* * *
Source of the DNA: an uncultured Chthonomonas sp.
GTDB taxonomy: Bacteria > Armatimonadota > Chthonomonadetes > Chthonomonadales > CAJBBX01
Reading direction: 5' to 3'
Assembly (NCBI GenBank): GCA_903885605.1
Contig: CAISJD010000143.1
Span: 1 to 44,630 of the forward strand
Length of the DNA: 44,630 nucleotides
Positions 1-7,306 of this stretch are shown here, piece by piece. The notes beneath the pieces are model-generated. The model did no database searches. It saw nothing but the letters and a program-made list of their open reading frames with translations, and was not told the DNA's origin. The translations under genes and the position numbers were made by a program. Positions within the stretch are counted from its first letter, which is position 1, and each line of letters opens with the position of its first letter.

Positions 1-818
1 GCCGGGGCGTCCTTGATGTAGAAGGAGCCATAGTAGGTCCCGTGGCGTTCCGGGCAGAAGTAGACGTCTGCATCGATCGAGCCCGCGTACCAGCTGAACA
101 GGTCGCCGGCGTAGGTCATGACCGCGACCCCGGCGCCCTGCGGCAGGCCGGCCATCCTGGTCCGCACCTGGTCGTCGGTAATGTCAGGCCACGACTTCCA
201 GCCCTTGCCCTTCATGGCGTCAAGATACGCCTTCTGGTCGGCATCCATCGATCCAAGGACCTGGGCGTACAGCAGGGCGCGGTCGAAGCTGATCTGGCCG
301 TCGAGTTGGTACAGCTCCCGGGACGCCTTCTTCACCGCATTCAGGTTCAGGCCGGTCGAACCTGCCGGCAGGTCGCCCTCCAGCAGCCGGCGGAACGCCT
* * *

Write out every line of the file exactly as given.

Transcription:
Source of the DNA: an uncultured Chthonomonas sp.
GTDB taxonomy: Bacteria > Armatimonadota > Chthonomonadetes > Chthonomonadales > CAJBBX01
Reading direction: 5' to 3'
Assembly (NCBI GenBank): GCA_903885605.1
Contig: CAISJD010000143.1
Span: 1 to 44,630 of the forward strand
Length of the DNA: 44,630 nucleotides
Positions 1-7,306 of this stretch are shown here, piece by piece. The notes beneath the pieces are model-generated. The model did no database searches. It saw nothing but the letters and a program-made list of their open reading frames with translations, and was not told the DNA's origin. The translations under genes and the position numbers were made by a program. Positions within the stretch are counted from its first letter, which is position 1, and each line of letters opens with the position of its first letter.

Positions 1-818
1 GCCGGGGCGTCCTTGATGTAGAAGGAGCCATAGTAGGTCCCGTGGCGTTCCGGGCAGAAGTAGACGTCTGCATCGATCGAGCCCGCGTACCAGCTGAACA
101 GGTCGCCGGCGTAGGTCATGACCGCGACCCCGGCGCCCTGCGGCAGGCCGGCCATCCTGGTCCGCACCTGGTCGTCGGTAATGTCAGGCCACGACTTCCA
201 GCCCTTGCCCTTCATGGCGTCAAGATACGCCTTCTGGTCGGCATCCATCGATCCAAGGACCTGGGCGTACAGCAGGGCGCGGTCGAAGCTGATCTGGCCG
301 TCGAGTTGGTACAGCTCCCGGGACGCCTTCTTCACCGCATTCAGGTTCAGGCCGGTCGAACCTGCCGGCAGGTCGCCCTCCAGCAGCCGGCGGAACGCCT